THE Department of Health (DoH) reported 198 coronavirus disease 2019 (COVID-19) infections on Monday, bringing the total to 7,777.

Ten more patients died, raising the death toll to 511, it said in a bulletin. Seventy more patients have gotten well, bringing the total recoveries to 932, it added.

Also yesterday, senators said they agreed with a government plan to allow the gradual reopening of certain industries after April 30, when the lockdown on some parts of Luzon island will be lifted amid a novel coronavirus pandemic.

“I agree with the proposal to allow industries in the construction, manufacturing and agricultural sectors to resume operations after April 30, subject to social distancing and DoH guidelines and protocols,” Senator Franklin M. Drilon said in a statement.

An inter-agency task force made up of Cabinet secretaries earlier identified sectors that will be allowed to operate in areas that will be placed under a more loose general community quarantine.

Category 1 industries will be allowed to fully open, while category sectors will be allowed to open 50% to 100%. Industries under the third category may operate with 50% of their workers on site and the rest at home.

Category 1 industries include agriculture, fishery, forestry, food manufacturing and its entire supply chain, while Category 2 sectors include electronics and export manufacturing, and e-commerce. Category 3 industries cover financial services and other non-leisure wholesale and retail trade.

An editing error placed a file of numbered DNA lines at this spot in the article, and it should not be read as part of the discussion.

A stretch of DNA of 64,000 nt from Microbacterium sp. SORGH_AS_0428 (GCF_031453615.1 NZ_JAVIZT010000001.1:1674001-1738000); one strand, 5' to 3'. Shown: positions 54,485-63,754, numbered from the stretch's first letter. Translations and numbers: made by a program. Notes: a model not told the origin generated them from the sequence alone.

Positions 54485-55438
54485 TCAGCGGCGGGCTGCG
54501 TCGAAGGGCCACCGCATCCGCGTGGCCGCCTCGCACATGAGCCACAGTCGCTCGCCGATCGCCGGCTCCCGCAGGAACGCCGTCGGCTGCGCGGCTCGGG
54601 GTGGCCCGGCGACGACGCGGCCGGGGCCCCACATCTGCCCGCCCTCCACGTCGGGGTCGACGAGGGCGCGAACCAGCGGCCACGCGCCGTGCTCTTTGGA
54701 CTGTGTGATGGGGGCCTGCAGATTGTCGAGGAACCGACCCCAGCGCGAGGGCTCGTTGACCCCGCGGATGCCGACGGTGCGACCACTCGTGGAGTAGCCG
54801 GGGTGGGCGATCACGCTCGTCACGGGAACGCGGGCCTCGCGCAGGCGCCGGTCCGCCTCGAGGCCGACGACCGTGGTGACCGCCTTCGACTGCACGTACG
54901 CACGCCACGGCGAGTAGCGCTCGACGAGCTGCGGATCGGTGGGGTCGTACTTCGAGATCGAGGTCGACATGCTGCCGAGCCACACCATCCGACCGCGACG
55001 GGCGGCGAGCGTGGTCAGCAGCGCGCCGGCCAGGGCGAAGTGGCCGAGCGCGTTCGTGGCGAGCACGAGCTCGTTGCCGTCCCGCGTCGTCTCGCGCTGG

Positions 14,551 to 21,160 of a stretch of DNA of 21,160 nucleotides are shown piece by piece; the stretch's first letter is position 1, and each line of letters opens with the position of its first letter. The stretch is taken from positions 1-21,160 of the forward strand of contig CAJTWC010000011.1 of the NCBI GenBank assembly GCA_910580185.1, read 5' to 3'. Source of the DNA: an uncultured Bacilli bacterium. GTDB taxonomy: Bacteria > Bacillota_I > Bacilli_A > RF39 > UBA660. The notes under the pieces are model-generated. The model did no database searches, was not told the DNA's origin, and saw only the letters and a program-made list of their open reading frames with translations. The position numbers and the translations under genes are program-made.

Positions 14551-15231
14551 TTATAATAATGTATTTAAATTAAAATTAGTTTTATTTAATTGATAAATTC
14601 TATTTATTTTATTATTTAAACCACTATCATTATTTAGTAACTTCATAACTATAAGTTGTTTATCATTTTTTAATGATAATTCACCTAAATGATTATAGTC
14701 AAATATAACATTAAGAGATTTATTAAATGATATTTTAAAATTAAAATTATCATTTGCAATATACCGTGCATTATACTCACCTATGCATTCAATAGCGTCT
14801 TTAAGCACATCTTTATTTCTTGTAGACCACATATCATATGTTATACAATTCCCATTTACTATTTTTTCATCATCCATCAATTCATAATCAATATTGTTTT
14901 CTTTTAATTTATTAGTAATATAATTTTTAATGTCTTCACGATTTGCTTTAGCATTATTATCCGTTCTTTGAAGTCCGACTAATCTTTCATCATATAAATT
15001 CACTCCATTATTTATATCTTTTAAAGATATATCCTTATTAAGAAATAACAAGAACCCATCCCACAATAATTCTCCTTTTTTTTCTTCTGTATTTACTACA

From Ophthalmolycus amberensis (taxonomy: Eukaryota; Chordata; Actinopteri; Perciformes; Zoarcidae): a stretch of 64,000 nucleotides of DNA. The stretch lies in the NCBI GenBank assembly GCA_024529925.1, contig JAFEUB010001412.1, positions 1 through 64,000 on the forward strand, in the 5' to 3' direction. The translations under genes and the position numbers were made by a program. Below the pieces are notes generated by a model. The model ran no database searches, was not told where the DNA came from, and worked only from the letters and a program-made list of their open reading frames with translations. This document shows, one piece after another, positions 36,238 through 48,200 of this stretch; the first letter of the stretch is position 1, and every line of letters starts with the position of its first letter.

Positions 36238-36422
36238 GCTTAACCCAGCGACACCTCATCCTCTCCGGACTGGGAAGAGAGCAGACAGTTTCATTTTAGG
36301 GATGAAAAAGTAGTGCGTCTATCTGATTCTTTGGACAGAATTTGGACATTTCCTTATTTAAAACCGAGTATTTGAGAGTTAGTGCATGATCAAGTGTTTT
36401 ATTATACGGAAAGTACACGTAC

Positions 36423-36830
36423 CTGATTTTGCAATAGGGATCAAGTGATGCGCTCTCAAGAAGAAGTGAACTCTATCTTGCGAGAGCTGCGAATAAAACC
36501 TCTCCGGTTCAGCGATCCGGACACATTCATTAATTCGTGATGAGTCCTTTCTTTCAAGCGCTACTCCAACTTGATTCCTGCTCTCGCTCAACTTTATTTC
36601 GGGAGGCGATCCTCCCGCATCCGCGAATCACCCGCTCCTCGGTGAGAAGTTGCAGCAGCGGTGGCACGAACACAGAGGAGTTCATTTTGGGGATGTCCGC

President Rodrigo R. Duterte on March 17 locked down the entire Luzon Island, suspending work, classes and public transportation to contain the outbreak. He extended this by two more weeks until April 30 and again until May 15, with some changes.

Mr. Drilon said he was concerned about the agriculture, manufacturing and construction sectors, whose workers are mostly daily wage earners.

“The workers in these sectors are mostly daily paid workers who had no income and were affected by the six-week lockdown,” he said.

Senator Ralph G. Recto agreed with a phased-in resumption of business operations, adding that employers should ensure protocols are in place to protect both workers and consumers.

“We will have to open the economy little by little,” he said in a separate statement, adding that establishments should observe social distancing and proper disinfecting measures.

Mr. Recto said the government should improve its ”health capability” as he expects consumers and investors to struggle with “confidence” issues.

The Department of Labor and Employment said on Sunday the COVID-19 outbreak had displaced more than 2 million workers nationwide.

“Expect higher unemployment knowing that the consumer would have confidence issues. Investors will adopt a wait and see attitude,” Mr. Recto said.

Meanwhile, the presidential palace said it was working on a master plan for areas that will undergo a general community quarantine after April 30.

“The guidelines will be approved today and this will be discussed tomorrow,” presidential spokesman Harry L. Roque said at a briefing.

Under the general community quarantine, conditions will be relaxed while social distancing measures are maintained in the absence of a cure for the coronavirus disease 2019.

Metro Manila, Central Luzon, Calabarzon (Cavite, Laguna, Batangas, Rizal and Quezon), Antique, Iloilo, Aklan, Capiz, Cebu province, Cebu City, Davao del Norte, Davao City and Davao de Oro will remain under the stricter enhanced community quarantine until May 15.

It would probably take as long as one-and-a-half years to develop and commercially release a vaccine against the novel coronavirus, Socorro Escalante, COVID-19 incident manager of the World Health Organization-Western Pacific Region, said at a briefing yesterday.

Research and development could take up to six months, she said, adding that the vaccine must first be tested on animals. — Vann Marlo M. Villegas, Charmaine A. Tadalan and Gillian M. Cortez